Before we even begin working on a behavior modification protocol, we need to start with some strict management, including:
Dogs do not hang around when meals are prepared.
Pup is fed in a crate in a separate room, where the adult dog never goes.
Adult dog is fed in a finished basement area, where the puppy doesn't go, and he then observes the owner removing the empty bowl and taking it away. The owner then waits a few minutes before the dogs are reunited.
Treats are not carried or doled out, for now, when the dogs are together. Training sessions are done with the dogs completely separated, and then treats are put away before dogs reunite.
Food puzzles and special chewies are unavailable when the dogs are together.
Extra water bowls were added (though it turns out the adult dog doesn't feel the need to guard the water).
Toy play was monitored, and happily the adult dog doesn't guard these items either.
Right now, it's incredibly important for the adult dog to have TIME to adjust to this big life change. The goal is to fill every day with nothing but relaxed and positive interactions between the two dogs. What they practice and enjoy together every day -- playing, sharing toys, lying side by side -- will grow into positive habits. And by preventing tense posturing or squabbles, we don't allow those unwanted behaviors to become habits and ill will to develop between them.
A few suggestions for you readers at home -- if you're thinking of adding a second dog to your family, be sensitive to the fact that this significant life change can be stressful. Be proactive about using management strategies to prevent the rehearsal of unwanted behaviors. Do your best to manage the dogs and the environment so their early experiences with one another are consistently pleasant.
Even if you're just having another dog come to your home for a visit, unless you're already 100% certain that BOTH dogs have zero guarding issues, take some simple preventative steps and remove access to food and high-value chews when the dogs are together. No reason to tempt fate! I do this myself when visiting my sister-in-law, whose house is littered with fabulous marrow bones and chews and buried biscuits. Her dog displays no guarding behavior at all, but my dog, Bond, feels like he's won the lottery when he lands in that house and I don't want him to act like a knucklehead when he finds an unusual prize.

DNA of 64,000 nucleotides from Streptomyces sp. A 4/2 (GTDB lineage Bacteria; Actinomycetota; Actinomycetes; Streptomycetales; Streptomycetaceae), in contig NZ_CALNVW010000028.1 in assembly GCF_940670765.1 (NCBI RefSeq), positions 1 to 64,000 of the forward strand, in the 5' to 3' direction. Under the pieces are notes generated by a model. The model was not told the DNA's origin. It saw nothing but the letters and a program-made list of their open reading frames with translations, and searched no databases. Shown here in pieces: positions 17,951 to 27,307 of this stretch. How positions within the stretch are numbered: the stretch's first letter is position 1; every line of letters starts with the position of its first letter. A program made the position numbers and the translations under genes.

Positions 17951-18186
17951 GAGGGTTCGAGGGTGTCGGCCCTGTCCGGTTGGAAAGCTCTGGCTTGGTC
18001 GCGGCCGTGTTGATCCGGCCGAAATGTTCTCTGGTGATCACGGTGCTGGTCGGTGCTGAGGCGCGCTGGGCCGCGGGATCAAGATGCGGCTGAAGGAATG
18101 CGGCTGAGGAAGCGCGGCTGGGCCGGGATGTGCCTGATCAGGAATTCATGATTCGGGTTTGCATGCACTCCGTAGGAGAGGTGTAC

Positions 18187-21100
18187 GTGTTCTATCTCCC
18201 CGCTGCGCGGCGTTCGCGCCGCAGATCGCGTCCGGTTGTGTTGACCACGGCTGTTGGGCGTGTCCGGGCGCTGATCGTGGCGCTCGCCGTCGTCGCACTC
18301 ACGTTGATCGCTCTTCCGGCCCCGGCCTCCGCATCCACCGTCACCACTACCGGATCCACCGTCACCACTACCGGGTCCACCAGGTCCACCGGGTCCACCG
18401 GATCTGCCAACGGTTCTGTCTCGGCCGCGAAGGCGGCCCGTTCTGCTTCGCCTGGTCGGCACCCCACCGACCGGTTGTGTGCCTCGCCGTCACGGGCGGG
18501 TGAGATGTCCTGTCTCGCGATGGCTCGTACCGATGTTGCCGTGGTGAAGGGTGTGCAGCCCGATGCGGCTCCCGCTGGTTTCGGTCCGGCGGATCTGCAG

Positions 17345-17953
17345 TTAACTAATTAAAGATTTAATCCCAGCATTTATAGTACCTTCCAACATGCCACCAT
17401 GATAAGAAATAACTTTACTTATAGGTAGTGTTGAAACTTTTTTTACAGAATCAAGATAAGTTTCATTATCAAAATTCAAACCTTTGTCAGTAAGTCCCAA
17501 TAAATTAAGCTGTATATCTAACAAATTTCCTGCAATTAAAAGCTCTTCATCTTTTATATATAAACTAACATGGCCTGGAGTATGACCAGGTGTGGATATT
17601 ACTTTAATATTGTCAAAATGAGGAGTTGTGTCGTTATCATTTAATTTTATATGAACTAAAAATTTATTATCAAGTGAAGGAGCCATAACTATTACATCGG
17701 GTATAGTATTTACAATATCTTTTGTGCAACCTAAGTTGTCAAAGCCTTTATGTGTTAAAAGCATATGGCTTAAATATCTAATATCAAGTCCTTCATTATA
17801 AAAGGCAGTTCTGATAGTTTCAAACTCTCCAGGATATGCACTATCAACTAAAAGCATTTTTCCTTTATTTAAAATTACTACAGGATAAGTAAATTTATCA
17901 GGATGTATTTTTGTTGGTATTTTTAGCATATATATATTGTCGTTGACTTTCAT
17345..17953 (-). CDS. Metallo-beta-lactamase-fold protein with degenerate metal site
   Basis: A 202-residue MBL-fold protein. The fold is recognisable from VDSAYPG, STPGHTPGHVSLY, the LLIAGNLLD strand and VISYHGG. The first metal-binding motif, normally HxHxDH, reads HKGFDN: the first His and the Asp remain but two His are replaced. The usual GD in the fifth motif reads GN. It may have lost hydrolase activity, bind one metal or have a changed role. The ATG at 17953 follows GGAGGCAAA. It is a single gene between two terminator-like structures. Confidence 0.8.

Guarding of food and other resources (toys, chewies, owner attention, comfortable resting spots, etc.) can be resolved using positive reinforcement training protocols. It's important to create a plan for the individual dog and to work in small enough steps so you are consistently setting him up for success, while preventing the rehearsal of any aggressive behavior. I love working on this particular behavior and have had a lot of success in the past, including with several of my own adopted dogs. There's also an excellent book by Jean Donaldson called Mine! A Practical Guide to Resource Guarding, if you'd like to learn more.
Virginia Dare is a certified dog trainer & behavior counselor with decades of experience. Her business offers live video consultations anywhere in the US for training and behavior help, along with pre- and post-arrival counseling for new puppies.
She also provides in-home, private lessons and behavior consultations in northern Fairfield and Westchester counties, western New Haven county, Putnam and southern Dutchess counties.
Please visit www.NorthStarCanines.com/services to learn more, or contact me at 804.784.0120